US 7469661 B2
An additive tank for a vehicle having an internal combustion engine, the tank including a flexible bag which contains the additive and is connected to a device allowing the flexible bag to be pressurized in order to meter the additive.
1. An additive tank for a vehicle having an internal combustion engine, comprising:
a flexible bag that defines an outlet orifice in fluid communication with a pipe connected to a fuel tank of the vehicle;
a liquid fuel additive; and
a pressure device that applies pressure to an outside of the flexible bag so as to reduce the internal volume of said flexible bag and expel the liquid fuel additive out of the flexible bag, through the outlet orifice and into said fuel tank of the vehicle.
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11. A fuel system comprising a fuel tank and equipped with an additive tank according to
12. The fuel system according to the
the fuel is diesel and the engine is a self-ignition engine; and
the liquid fuel additive comprises a composition, in solution in a hydrocarbon-containing solvent, of a catalyst for low-temperature combustion of carbonated solid particles produced by incomplete combustion of the diesel in the engine.
13. The additive tank according to
The invention relates to the field of vehicles having an internal combustion engine.
It relates more especially to an additive tank for such vehicles whether equipped with an engine supplied with volatile or heavy liquid fuels such as the fuels termed, depending on the country and region, diesel, derv or diesel oil.
The desire to improve the protection of the environment has lead the national and international authorities in numerous regions of the world to tighten the legislative standards in terms of the emission of pollutants in many fields, particularly in the field of automotive transport. Thus, the motor manufacturers have undertaken research with a view to reducing the emissions of particles (particularly in the case of diesel engines) and certain pollutant gases (NOx, CO, etc.). This research has, in particular, culminated in the addition of certain additives (such as certain metal salts, urea, ammonia, carbamates, etc.) to the fuel, to the engine, to the exhausts gases, etc.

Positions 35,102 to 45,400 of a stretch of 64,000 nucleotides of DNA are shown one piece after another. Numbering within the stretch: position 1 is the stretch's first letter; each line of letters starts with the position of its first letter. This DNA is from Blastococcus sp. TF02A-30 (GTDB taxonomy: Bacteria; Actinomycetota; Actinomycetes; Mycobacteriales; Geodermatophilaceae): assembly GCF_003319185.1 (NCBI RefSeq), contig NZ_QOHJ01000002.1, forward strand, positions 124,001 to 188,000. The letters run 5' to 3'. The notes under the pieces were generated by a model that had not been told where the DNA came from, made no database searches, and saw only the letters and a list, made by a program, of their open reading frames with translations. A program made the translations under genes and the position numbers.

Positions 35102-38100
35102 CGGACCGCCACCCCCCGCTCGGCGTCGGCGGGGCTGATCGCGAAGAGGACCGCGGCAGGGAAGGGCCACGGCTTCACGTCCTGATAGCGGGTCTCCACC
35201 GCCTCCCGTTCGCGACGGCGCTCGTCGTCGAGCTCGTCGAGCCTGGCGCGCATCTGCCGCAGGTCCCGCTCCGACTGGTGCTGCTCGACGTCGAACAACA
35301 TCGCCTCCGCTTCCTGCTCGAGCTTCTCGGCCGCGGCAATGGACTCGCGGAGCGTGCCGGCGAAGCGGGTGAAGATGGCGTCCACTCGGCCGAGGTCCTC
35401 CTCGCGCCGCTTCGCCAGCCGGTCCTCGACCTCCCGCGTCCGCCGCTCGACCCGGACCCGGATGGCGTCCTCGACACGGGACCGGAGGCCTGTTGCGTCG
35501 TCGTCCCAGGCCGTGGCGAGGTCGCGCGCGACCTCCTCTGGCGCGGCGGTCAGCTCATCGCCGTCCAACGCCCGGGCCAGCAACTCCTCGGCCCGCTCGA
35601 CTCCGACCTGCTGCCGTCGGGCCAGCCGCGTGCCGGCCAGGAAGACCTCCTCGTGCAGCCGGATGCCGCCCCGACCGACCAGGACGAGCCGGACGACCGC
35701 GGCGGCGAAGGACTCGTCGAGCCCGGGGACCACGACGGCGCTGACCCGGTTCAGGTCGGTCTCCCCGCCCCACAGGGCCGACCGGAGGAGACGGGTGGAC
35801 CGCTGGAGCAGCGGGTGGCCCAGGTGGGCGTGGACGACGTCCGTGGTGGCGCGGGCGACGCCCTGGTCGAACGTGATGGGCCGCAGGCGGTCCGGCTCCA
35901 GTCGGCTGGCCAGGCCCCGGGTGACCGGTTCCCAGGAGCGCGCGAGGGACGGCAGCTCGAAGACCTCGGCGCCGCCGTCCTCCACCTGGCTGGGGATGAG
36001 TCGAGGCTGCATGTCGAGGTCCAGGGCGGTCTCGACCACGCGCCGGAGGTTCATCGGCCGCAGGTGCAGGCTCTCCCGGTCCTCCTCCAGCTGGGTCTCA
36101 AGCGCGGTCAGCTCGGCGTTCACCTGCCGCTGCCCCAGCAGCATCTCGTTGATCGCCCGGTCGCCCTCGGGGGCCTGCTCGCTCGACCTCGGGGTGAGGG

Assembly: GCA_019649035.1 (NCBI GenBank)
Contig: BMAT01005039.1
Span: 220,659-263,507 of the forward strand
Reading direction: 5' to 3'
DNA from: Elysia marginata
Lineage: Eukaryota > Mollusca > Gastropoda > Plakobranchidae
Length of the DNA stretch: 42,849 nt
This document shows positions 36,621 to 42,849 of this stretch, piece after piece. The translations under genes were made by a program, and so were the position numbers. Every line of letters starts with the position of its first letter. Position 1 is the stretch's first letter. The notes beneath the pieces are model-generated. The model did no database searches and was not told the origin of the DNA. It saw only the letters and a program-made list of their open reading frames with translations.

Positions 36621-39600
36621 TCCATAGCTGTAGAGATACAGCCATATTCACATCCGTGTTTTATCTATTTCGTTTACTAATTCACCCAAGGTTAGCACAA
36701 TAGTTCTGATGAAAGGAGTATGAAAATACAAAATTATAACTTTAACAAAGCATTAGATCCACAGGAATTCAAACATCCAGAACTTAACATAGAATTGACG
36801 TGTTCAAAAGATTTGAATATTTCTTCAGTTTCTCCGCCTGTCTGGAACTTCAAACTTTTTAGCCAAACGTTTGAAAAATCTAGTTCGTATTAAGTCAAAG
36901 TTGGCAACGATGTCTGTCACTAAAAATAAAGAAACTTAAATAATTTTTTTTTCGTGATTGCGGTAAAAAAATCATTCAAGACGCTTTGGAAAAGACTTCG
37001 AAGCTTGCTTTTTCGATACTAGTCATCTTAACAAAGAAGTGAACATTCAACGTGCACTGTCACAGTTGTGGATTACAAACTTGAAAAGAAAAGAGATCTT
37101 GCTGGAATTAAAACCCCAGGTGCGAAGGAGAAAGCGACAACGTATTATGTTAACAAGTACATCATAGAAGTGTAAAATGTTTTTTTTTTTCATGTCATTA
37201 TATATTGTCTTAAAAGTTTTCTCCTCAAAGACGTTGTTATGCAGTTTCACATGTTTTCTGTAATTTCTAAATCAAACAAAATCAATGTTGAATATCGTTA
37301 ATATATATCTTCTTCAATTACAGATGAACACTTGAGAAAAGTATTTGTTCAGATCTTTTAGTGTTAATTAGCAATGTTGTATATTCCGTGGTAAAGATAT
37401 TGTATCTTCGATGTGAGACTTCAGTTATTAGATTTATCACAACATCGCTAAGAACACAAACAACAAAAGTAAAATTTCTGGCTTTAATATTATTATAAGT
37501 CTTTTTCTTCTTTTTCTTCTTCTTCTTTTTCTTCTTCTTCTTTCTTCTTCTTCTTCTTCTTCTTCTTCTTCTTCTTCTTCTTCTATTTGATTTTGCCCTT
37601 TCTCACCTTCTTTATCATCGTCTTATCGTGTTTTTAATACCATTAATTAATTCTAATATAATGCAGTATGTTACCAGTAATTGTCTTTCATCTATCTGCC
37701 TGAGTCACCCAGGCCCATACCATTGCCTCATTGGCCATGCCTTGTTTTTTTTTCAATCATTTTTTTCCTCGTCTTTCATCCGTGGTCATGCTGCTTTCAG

In the case of vehicles propelled by a diesel engine, the motor manufacturers have found a solution to the problem of the emission of particulates by equipping these vehicles with particle filters arranged in the line down which the combustion gases are exhausted to the atmosphere. In order to regenerate the filtering capability of these particulates filters, it is necessary regularly to burn off the particles that are partially clogging the filters. In order to be able to automate the periodic cycle of regenerating the particulates filters, it has been necessary to find a means of lowering the temperature at which these particulates burn so that this temperature is compatible with the highest temperatures that can be obtained in the exhaust gases by suitably and temporarily regulating the combustion parameters of the engine itself. The use of a certain amount of chemical combustion additive has been recognized as being necessary in order that the combustion temperature of the solid particles can be lowered in the exhaust gases to a temperature level that is compatible with the combustion in the engine and the total elimination of the particles. Liquid-additive tanks, small in volume by comparison with the fuel tank, have been designed to be mounted on, in, or near the fuel tank of diesel-engined vehicles.
Thus, patent application FR 04.00856 in the name of the Applicant Company discloses an additive tank comprising a chamber formed in a concave depression in the wall of the vehicle fuel tank. Such an installation of the additive tank has the advantage of providing a fuel system that is compact but multifunctional, that can be fitted with equal ease in the manufacture of feed systems to be used with engines running on volatile light hydrocarbons and the manufacture of feed systems for engines running on heavy hydrocarbons and which allows an additive to be metered not only into the fuel tank itself but also into any other part of the fuel system, of the engine, of the exhaust system, etc. However, the amount of additive contained in the “auxiliary tank” does not allow additive to be added throughout the life of the vehicle, and this means that one (or more) refill(s) is/are needed, and this may present problems of ergonomics, cleanliness and reliability in terms of the amount introduced into the auxiliary tank.
Furthermore, the system detailed in that patent application uses a filling device comprising a filling pipe, a vent pipe, preferably equipped at its upper part with means for visually indicating a state of overflow to an operator, and a pressure and depression safety system. Such a system is relatively complicated and therefore expensive and involves a risk of overflow on filling. Finally, in such a system, the additive may be subject to degradation following its contact with the ambient air and, what is more, the amount metered out is subject to inaccuracies as a result of the variation in pressure within the medium containing the additive.